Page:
Music by Burt Bacharach, lyrics by Hal David, book by Neil Simon based on the screenplay of The Apartment by Billy Wilder and I A L Diamond
Aria Entertainment and SENBLA
You don’t need to be a social historian to know that a 1968 show risks being rather dated in some places. Unfortunately Promises, Promises isn't just dated, it is antediluvian which is really surprising given the show comes from impeccable stock.
It has a book by Neil Simon who wrote Barefoot in the Park and The Odd Couple to name but two, and is based on the screenplay of Billy Wilder's Oscar-winning movie The Apartment.
The music is by Burt Bacharach (credits too many to mention) with lyrics by Hal David, and if you're not familiar with Promises, Promises hits such as "I’ll Never Fall in Love Again", you might have heard of their "Alfie" or "Raindrops Keep Falling on My Head".
The near decade between the Wilder film and this show is where the problem lies.
The 1960 film is a classic firmly rooted in the '50s. It is comic and touching but it is also quite dark in its glimpse at corruption in business through its story of young Chuck Baxter, so keen on promotion that he allows executives of the company where he works to use his bachelor apartment for extra-marital assignations.
Promises, Promises is a child of the '60s; a swinging musical, it is almost identical to the film but without the soul, celebrating men abusing power over employees and bimbettes.
Director Bronagh Lagan gives weight to "the backdrop of the sizzling sixties, sexual revolution", but that doesn’t save this show from being hopelessly irrelevant and dated. For my money she overlooks the fact that the '60s were about escalating female equality and sexual empowerment not just sexual liberation.
In narrating directly to the audience, Baxter occasionally takes mitigating positions as to his morally dubious career arrangements but generally our hero just "[tries] not to think about it".
Finally it is love rather than scruples that brings the trysting-place for promotion pact to an end when Baxter finds out that Fran Kubelik, the object of his secret affections, is entertained in his apartment.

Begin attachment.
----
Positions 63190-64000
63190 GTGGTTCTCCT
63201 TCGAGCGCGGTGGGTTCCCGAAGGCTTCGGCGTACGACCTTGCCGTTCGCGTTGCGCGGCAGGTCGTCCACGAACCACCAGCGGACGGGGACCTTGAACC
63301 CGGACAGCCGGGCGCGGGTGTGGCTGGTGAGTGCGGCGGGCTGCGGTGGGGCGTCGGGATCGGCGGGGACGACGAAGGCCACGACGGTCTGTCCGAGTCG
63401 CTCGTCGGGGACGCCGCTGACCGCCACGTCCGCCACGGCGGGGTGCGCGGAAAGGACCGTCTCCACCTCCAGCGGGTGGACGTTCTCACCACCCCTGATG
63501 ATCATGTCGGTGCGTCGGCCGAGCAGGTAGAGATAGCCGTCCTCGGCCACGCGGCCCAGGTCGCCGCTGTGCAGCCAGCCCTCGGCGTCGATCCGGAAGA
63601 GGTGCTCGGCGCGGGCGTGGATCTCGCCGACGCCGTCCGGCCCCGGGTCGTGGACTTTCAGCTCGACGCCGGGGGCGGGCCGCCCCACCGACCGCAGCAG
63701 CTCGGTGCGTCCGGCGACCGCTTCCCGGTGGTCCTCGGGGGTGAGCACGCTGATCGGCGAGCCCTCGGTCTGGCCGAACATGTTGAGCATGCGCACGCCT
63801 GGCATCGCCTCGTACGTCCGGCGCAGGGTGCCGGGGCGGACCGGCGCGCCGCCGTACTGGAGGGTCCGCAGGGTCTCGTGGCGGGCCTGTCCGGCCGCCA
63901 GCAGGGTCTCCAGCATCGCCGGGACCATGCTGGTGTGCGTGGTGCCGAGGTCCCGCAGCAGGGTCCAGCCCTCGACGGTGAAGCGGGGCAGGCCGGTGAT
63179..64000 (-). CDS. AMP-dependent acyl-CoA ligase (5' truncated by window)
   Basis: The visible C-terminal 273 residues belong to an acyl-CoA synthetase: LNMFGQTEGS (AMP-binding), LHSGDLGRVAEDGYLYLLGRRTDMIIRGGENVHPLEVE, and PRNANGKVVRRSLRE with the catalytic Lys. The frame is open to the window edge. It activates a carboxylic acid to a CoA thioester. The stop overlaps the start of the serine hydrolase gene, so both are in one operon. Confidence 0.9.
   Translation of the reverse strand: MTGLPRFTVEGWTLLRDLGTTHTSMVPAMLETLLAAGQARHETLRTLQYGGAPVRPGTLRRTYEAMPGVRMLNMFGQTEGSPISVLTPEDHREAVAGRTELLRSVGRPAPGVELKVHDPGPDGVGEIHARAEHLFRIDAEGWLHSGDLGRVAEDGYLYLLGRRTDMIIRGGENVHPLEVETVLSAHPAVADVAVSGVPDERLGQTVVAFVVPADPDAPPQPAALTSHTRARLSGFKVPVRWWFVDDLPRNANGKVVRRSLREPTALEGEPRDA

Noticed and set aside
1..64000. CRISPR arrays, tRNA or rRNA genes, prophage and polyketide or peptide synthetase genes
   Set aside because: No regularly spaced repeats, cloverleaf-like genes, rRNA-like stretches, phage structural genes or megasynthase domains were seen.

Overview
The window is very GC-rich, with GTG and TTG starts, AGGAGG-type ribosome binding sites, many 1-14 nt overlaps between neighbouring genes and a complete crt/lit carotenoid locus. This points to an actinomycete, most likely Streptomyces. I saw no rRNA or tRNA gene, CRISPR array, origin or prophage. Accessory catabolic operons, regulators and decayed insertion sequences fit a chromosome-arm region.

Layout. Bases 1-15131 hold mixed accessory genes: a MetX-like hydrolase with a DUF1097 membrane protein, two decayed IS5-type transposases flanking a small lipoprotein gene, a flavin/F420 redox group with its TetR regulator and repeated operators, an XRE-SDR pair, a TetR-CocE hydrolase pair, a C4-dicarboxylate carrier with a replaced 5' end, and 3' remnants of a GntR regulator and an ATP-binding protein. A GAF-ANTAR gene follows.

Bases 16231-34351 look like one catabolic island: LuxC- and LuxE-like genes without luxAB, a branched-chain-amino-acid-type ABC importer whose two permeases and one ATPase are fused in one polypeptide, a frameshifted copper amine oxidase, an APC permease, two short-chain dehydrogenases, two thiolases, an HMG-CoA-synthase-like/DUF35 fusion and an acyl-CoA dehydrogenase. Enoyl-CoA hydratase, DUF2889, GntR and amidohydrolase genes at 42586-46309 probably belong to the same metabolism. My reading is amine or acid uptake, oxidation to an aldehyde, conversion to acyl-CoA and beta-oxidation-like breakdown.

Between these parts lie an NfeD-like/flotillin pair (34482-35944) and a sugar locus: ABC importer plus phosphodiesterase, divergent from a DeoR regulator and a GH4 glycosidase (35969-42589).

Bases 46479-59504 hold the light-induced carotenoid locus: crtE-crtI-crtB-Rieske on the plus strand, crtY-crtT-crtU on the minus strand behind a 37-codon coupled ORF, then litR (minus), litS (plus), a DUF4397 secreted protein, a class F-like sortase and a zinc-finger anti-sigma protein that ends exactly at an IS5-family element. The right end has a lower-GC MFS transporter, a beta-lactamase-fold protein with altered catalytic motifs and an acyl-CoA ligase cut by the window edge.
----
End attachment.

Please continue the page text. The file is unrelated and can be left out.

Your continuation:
With just one or two exceptions, the songs are unmemorable. "Where Can You Take a Girl?" sung by four fat, middle aged-men about the paucity of venues for illicit bonking—"In 20 minutes, we'll find happiness… we can be fast"—is memorable for the wrong reasons.
Another low point is the overlong "Turkey Lurkey Time" which lends itself to some energetic choreography (Cressida Carré assisted by Jessica Parker) though really only serves to hold up the plot. If its "Turkey lurkey Christmas … loosey goosey Christmas" are a sauce for the gander type lyrics, they are absent of credibility.
John Guerrasio is engaging in the part of Baxter's neighbour, Dr Dreyfuss, but the role is an inescapable stereotype, an amalgam of every New York, middle-aged, Jewish doctor character ever created.
The 'girls' don’t fair much better: either they are bubble-gum-blowing-dumb or they are or vindictive or they are drunk. As the latter, there is a notable comic performance from Alex Young as Marge.
Gabriel Vick is completely adorable as Baxter, with some of the looks and charm of Jack Lemmon who starred in the film. There is a strong performance too from Daisy Maywood who is also a channel for Shirley MacLaine who starred as Fran. They have a chemistry and both sing well and work hard.
Their inevitable happy ending is endearing and much needed, it being three hours since the overture.
Reviewer: Sandra Giorgetti